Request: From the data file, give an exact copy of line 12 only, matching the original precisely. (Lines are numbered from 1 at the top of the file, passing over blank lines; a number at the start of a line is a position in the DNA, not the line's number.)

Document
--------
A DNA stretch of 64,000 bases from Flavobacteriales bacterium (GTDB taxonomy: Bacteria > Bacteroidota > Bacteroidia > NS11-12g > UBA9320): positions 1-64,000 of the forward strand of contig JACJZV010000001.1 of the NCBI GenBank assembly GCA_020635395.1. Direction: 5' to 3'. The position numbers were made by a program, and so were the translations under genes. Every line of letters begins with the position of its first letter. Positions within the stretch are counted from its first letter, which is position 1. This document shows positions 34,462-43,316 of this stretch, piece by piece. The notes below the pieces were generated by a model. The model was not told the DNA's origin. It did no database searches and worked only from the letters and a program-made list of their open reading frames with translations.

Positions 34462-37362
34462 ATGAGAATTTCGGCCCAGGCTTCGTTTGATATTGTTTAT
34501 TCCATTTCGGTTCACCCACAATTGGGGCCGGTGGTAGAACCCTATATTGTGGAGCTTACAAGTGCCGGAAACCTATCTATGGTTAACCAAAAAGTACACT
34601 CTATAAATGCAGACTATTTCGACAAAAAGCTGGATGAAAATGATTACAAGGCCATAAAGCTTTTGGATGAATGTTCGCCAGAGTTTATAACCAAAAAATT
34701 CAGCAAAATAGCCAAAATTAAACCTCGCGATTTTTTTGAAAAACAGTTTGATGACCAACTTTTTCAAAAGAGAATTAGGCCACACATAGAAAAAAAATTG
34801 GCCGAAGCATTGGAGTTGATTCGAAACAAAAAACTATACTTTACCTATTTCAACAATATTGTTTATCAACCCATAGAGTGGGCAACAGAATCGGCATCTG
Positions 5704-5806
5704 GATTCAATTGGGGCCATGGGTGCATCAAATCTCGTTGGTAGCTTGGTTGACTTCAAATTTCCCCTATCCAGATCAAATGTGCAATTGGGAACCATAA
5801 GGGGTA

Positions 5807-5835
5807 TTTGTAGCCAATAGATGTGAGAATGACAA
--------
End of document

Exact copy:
5807 TTTGTAGCCAATAGATGTGAGAATGACAA